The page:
Chambers’ reputation as a film artist is based on the five works he completed between 1966 and 1970: Mosaic (1964–1966), Hybrid (1967), R34 (1967), Circle (1968–1969) and The Hart of London (1968–1970). A mixture of newsreel footage, home movies and photographs, these films reject the notion of linear time, characteristic of popular cinema, because Chambers thought the narrative illusions that resulted misrepresented the true character of human perception.
Using various montage strategies — semantic and formal — his films invest the viewing experience with a sense of “presentness,” so that individuals undergo the same process of self-awareness as Chambers (confrontation of the fragility of domestic happiness, the brutality of human nature, the challenges of artistic ambition, the inevitability of death).
Mosaic undercuts the exuberance of new motherhood (and artistic rebirth) by positioning the family in a cemetery; Hybrid juxtaposes the U.S. bombing of Vietnam with the seemingly benign procedures of agricultural hybridization; R34 employs the collage principles of the film’s subject, Greg Curnoe, to highlight the transformation of the ordinary into the extraordinary, which underpins the creative act; Circle is a year-long meditation on Chambers’ backyard in which nature’s cyclical rituals, unaffected by human presence, elicit both terror and awe. The Hart of London is a sprawling work that conjoins the public and the personal, history and memory, man and nature, self and other, in an epic-like form that suggests Chambers’ reconciliation with the contradictions of professional and domestic life. The film’s ambitious subject matter and its sophisticated use of printing and montage constructions led critics to refer to it as his masterwork.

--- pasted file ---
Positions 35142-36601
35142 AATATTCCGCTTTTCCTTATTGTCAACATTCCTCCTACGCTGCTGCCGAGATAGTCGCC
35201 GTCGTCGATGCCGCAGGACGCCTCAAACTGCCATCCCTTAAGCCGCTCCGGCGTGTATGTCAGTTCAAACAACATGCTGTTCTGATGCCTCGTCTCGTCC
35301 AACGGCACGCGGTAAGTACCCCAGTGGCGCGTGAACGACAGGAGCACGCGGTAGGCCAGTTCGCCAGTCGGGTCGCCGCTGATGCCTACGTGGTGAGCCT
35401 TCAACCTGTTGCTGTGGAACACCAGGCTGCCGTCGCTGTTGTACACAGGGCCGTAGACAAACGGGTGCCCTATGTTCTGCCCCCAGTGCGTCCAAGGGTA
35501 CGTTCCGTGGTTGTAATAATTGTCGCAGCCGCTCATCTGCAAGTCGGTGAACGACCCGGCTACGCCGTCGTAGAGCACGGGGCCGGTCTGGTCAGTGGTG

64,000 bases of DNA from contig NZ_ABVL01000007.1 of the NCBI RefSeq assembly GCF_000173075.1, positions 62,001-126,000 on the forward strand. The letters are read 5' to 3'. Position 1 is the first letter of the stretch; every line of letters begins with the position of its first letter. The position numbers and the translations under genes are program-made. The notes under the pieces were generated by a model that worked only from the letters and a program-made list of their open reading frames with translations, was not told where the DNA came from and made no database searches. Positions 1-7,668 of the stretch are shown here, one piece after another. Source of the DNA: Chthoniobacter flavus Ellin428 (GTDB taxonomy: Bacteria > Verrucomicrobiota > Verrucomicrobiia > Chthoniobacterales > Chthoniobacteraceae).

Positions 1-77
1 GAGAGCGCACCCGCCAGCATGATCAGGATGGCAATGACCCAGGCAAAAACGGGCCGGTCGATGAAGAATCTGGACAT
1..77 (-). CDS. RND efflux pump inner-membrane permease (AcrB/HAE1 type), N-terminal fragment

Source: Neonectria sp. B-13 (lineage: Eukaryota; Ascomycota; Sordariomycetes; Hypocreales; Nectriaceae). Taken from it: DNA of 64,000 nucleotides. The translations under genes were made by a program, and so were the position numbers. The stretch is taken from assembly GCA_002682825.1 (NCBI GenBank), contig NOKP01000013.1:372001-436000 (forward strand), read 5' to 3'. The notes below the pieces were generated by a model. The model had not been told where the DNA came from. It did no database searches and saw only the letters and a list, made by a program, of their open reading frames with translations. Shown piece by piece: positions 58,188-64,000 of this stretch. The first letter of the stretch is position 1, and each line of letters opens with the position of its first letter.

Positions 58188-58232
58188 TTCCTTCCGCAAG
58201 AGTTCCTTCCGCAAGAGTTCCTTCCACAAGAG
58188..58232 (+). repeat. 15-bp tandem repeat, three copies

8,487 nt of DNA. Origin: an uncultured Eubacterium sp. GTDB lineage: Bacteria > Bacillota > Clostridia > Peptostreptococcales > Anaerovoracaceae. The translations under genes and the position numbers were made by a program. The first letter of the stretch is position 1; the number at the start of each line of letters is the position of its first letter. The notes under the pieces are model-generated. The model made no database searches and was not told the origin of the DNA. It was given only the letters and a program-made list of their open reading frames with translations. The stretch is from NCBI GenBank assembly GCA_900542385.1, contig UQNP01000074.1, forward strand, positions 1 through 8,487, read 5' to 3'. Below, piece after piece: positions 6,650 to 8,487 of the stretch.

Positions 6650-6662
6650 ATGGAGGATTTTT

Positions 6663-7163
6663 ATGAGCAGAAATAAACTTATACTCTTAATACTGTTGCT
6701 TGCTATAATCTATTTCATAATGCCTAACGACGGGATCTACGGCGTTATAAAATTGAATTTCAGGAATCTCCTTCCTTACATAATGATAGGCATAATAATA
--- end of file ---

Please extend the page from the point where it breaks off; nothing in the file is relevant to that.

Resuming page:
Chambers’ films were well received at the time of their release. They were featured in national and international group shows and several received special recognition. In 1966, Mosaic was included in the Ann Arbor post-festival national tour; R34 was awarded the documentary film prize by Jonas Mekas at Canadian Artists’ 68; and The Hart of London was among four Canadian films invited to the third International Avant-Garde Film Festival in London, England. But serious illness — leukemia, diagnosed in 1969 — prevented Chambers from enjoying the acclaim and travelling with his work.
Well before his death in 1978, interest in the films had diminished. Only interventions by individuals, such as American filmmaker Stan Brakhage, who promoted international screenings, Tom Graff, curator, who undertook archival preservation, and critics Ross Woodman and Bruce Elder, who wrote respectively of the romantic and postmodernist attributes of Chambers’ paintings and films, ensured the ongoing awareness of his achievement.
Recent developments in film scholarship, notably “amateur filmmaking,” have meant renewed attention to Chambers’ innovative use of home movies, and his pairing of formal analysis with romantic aspirations has impressed contemporary European filmmakers. Chambers’ legacy is evident in other ways: early financial support for avant-garde film by the Canada Council can be attributed to his lobbying efforts. He also understood that film artists should be properly reimbursed for the use of their work, so he helped put in place distribution and exhibition facilities that would allow this to happen. He established one of the country’s first film co-ops, the London Film Co-op.